Why Labour should not embrace free schools

Andrew Adonis is wrong to argue that free schools do not favour the better off.

Andrew Adonis’s argument in the New Statesman last month that Labour should embrace free schools is selective, outdated and, in part, simply wrong.

In reality, free schools do not have the comprehensive and inclusive intake he claims. The catchment areas of the first 24 free schools tend to favour the better off, and consequently are populated by "middle class suburban people” according to research by the market analysts CACI. All of them take fewer children on free school meals than surrounding schools. At the West London Free School, for example, 23 per cent of pupils are eligible for free lunches, compared with 32 per cent in the five neighboring schools.

This is not an accident – it is inherent in the free schools model. The pattern has also emerged in Sweden, which pioneered free schools, where evidence suggests that free schools increase social segregation because they are, according to the Swedish Education Minister “generally attended by children of better educated and wealthy families making things even more difficult for children attending ordinary schools in poor areas.”

This backdoor selection is sanctioned by the Secretary of State, who says free schools must adhere to the admissions code, but allows "agreed variations", which have only been made public in response to freedom of information requests.

The problem with focusing only on free schools, as Adonis has done, is that schools are not islands. Tony Blair said a school “belonged to itself, for itself.” But schools are part of their community and what happens in one has an impact on children in another. Adonis ignores the enormous impact free schools have on other children, based on a model of surplus places, where good schools flourish and expand while others wither and die. This is great news for children, unless you happen to be stuck in a school with spare places and reduced funding while it is allowed to wither on the grapevine.

Similarly, the amount spent on free schools cannot fail to impact on other children. The amount spent per pupil in the first free schools is well above average, in part because the schools are smaller and because they are running at reduced capacity for the first few years. The West London Free School, for example, received £12,416 per pupil in its first year, compared to an average of £7,064. In addition, the set up costs are huge. The first round of capital funding amounted to £50 million which included £14 million for just one school building. Total capital costs for just the first 24 schools will range from £100-£130 million whilst nearly 100 civil servants are working on the free schools initiative in Whitehall. At a time when other schools are facing a real terms cut to their budgets over the next 3 years this seems shockingly unfair.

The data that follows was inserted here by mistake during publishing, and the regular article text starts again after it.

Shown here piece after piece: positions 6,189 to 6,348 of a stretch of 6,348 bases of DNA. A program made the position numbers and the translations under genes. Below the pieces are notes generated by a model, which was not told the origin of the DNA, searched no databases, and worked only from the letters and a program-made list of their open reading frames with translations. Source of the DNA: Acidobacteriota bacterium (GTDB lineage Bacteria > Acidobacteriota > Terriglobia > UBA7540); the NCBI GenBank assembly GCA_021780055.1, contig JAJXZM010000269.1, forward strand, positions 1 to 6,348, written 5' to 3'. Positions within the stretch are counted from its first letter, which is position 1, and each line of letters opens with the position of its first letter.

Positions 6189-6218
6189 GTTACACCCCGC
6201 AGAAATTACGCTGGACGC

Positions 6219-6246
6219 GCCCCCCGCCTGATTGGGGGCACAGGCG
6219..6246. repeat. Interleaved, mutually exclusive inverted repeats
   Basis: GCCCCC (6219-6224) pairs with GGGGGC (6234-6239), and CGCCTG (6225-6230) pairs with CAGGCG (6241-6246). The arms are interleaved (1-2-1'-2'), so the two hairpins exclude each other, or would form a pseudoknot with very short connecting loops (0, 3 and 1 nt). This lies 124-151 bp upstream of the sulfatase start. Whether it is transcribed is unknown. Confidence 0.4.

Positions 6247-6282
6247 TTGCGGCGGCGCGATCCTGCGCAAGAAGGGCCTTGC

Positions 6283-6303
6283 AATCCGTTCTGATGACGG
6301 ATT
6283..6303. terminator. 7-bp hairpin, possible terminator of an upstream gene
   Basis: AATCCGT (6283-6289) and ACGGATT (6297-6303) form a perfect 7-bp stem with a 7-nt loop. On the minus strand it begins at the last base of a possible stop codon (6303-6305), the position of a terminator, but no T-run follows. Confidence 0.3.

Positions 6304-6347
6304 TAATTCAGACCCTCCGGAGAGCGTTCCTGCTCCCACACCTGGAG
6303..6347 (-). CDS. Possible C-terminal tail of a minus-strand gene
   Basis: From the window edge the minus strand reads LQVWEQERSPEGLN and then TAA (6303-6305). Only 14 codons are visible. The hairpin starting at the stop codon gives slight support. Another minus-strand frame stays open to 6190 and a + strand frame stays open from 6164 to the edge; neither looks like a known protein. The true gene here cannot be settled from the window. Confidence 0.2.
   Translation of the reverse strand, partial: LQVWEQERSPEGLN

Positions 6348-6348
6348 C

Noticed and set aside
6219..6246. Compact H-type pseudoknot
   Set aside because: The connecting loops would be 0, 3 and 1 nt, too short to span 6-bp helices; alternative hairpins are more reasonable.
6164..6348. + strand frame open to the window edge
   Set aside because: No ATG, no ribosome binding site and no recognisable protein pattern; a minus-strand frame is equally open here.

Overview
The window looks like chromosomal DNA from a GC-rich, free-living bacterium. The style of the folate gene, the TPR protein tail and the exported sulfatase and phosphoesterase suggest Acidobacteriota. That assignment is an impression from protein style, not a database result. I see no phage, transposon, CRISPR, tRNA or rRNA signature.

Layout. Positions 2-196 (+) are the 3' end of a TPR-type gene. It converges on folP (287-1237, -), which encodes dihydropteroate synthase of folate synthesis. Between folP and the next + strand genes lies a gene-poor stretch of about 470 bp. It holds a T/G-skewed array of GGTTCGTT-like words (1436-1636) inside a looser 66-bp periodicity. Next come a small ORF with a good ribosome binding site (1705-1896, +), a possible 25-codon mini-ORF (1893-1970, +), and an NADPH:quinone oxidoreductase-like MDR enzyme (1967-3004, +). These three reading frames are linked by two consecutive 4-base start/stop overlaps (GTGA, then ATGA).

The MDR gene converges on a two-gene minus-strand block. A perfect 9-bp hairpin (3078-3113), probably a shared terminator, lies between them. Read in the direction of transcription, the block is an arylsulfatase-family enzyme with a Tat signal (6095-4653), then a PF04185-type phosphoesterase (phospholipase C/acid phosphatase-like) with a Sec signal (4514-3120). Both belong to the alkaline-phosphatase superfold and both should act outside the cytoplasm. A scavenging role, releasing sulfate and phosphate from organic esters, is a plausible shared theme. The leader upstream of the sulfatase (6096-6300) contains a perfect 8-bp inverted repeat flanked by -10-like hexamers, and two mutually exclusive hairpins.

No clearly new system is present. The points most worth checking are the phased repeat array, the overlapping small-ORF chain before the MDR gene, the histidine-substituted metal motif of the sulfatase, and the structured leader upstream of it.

Adonis rightfully acknowledges the importance of teachers, as most politicians do, but is anyone actually listening to them? He argues for more centrally driven change, but visit any classroom across the country and teachers will tell you they are sick and tired of central reform.

The international evidence is clear, that autonomy and accountability work. But that points us away from Michael Gove’s free schools model which has taken away local accountability in the form of the local authority and centralised power in the hands of the Secretary of State.

We should be handing more power to teachers, not to Gove, increasing, not reducing local accountability and improving collaboration, not competition for places, so that children – particularly the most disadvantaged - are not left behind.

In practice this would mean teachers having more flexibility to decide what, how and when they teach. They might, for example, choose to teach by ability not year groups, and other forms of innovation that should be possible in any school, regardless of structure. It should be coupled with investment in lifelong learning and serious thinking about what happens to children outside the classroom, which matters above all to the children who most need our help.

Adonis looks to Singapore for lessons, but on a select committee visit to the country this year, ministers told us they were keen to learn from Britain about how to better equip their children for life and for the workforce. Similarly, Finland, which we visited last year, succeeds because of the status, pay and conditions of teachers, yet free schools can use unqualified teachers and are not required to adhere to national pay and conditions agreements. Michael Wilshaw, who Adonis cites as a champion of this model, was critical of the use of unqualified teachers at a recent appearance before the education select committee.